A subquadratic algorithm for the simultaneous conjugacy problem

07/11/2020 ∙ by Andrej Brodnik, et al. ∙ 0

The d-Simultaneous Conjugacy problem in the symmetric group S_n asks whether there exists a permutation τ∈ S_n such that b_j = τ^-1a_j τ holds for all j = 1,2,…, d, where a_1, a_2,… , a_d and b_1, b_2,… , b_d are given sequences of permutations in S_n. The time complexity of existing algorithms for solving the problem is O(dn^2). We show that for a given positive integer d the d-Simultaneous Conjugacy problem in S_n can be solved in o(n^2) time.

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1 Introduction

The -Simultaneous Conjugacy problem in the symmetric group asks whether there exists a permutation in which simultaneously conjugates two given -tuples of permutations from . More formally, given two ordered -tuples and of permutations from , is there a permutation such that holds for all indices ? To save words, we shall refer to this problem as -SCP in or even just as SCP.

This problem arises in many forms in various fields of mathematics and computer science, in particular, when deciding whether two objects from a given class are structurally equivalent. A brief list includes the following: in the theory of covering graphs, the problem of equivalence of covering projections [6], and moreover, the construction of all regular covering projections along which a given group of automorphisms lifts [8, 9]; in the theory of maps on surfaces, the question whether two oriented maps on a closed surface are combinatorially isomorphic [7]; in computational group theory, the problem whether the centralizer in the symmetric group of a given group is non-trivial [10]. Last but not least, in the design of efficient and fast interconnection networks for computer systems, the question of equivalence of permutation networks also reduces to the SCP [11, 12].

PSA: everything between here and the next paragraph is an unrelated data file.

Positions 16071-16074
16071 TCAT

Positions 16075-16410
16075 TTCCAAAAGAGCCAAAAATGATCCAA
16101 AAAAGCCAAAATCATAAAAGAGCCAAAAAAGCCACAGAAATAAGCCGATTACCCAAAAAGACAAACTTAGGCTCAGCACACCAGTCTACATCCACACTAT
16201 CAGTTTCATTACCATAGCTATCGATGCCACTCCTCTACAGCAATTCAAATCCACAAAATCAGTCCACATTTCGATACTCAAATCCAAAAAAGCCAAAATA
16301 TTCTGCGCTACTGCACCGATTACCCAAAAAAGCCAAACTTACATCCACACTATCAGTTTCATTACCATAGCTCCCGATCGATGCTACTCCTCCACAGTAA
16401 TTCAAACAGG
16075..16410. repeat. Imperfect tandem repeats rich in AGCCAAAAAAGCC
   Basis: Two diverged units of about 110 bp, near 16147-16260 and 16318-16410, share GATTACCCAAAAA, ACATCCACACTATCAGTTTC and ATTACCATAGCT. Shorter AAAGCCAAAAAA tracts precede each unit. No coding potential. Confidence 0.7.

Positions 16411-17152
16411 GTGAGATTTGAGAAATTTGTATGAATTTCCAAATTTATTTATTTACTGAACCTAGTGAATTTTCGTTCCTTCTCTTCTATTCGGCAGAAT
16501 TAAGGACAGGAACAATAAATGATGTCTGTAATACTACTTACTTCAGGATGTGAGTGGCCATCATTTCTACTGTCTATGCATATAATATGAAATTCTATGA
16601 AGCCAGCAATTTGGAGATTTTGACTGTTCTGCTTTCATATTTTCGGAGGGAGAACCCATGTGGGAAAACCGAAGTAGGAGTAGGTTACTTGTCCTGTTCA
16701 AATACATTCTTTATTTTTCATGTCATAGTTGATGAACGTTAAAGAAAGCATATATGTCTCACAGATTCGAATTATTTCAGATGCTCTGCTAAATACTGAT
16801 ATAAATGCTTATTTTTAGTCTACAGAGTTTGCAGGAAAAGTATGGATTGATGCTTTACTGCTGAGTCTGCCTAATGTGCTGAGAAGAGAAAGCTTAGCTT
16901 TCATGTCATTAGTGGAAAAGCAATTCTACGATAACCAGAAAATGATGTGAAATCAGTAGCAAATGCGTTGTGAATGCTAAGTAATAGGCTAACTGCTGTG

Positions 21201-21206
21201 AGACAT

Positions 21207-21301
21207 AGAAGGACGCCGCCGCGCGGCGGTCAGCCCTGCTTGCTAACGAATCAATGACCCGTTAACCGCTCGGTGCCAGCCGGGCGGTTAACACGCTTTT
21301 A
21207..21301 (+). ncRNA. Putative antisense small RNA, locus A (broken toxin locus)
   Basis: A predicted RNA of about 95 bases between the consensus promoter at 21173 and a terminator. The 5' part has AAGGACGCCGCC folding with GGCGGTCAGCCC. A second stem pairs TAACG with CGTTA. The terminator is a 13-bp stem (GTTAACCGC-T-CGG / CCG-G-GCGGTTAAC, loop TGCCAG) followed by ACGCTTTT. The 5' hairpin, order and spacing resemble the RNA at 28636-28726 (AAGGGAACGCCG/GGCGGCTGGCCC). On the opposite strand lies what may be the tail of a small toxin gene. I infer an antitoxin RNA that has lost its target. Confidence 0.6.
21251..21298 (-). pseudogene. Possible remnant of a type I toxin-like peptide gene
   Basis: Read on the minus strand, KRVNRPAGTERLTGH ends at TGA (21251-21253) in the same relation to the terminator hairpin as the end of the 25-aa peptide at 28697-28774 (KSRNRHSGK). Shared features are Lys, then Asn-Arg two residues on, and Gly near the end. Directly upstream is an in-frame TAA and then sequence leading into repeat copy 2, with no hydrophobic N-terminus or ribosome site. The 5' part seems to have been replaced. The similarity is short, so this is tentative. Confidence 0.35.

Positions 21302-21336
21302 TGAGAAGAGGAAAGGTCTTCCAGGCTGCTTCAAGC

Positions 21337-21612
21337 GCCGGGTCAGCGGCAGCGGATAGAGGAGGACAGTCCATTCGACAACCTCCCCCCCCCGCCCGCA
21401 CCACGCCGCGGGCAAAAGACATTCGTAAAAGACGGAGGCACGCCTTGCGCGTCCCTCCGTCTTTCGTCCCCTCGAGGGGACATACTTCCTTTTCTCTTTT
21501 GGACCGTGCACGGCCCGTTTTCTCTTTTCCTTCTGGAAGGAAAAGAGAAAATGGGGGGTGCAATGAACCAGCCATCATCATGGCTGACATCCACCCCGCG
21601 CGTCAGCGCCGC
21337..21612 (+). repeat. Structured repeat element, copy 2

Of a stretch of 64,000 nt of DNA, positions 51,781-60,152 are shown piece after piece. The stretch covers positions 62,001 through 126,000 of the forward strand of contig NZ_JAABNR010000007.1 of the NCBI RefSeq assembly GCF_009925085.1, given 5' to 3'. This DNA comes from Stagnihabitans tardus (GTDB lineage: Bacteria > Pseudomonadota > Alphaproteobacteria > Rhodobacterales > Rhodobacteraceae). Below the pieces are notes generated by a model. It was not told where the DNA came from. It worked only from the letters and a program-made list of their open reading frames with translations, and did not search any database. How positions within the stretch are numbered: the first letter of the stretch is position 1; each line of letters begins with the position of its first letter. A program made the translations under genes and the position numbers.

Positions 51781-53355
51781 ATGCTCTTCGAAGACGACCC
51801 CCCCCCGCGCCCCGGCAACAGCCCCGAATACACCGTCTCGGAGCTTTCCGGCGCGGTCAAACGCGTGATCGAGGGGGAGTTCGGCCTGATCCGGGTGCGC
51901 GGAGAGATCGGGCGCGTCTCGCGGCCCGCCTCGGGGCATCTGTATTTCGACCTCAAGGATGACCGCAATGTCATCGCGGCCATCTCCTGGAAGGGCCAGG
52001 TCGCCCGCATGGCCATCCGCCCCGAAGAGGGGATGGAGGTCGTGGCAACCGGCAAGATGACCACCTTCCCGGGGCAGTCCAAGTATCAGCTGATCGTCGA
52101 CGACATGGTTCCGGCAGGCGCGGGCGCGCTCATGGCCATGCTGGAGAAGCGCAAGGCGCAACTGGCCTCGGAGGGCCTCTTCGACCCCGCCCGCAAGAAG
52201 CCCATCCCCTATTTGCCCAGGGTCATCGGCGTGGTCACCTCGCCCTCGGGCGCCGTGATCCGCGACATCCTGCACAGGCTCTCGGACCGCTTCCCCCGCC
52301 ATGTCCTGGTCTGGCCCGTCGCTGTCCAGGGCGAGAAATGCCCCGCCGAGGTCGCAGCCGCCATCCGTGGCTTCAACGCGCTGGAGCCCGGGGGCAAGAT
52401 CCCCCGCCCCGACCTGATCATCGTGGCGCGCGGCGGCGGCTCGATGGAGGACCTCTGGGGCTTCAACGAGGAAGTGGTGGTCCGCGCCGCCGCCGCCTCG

Because of its fundamental importance, the complexity of the -SCP in has been studied since mid seventies [4]. The problem can be viewed as a special case of the graph isomorphism problem. More precisely, let be an arc-colored (multi)digraph on the vertex set such that there is an arc from to colored if and only if maps to , for . The permutation digraph is defined in a similar fashion. (See Section 2 for a more formal definition.) The permutation that simultaneously conjugates the two tuples is precisely a color and direction preserving isomorphism from onto (assuming that permutations in are multiplied from left to right). The graph isomorphism problem is hard in general: no polynomial time algorithm is known, nor is the problem known to be NP-complete. However, there is a recent result due to Babai [1] presenting a quasipolynomial time algorithm.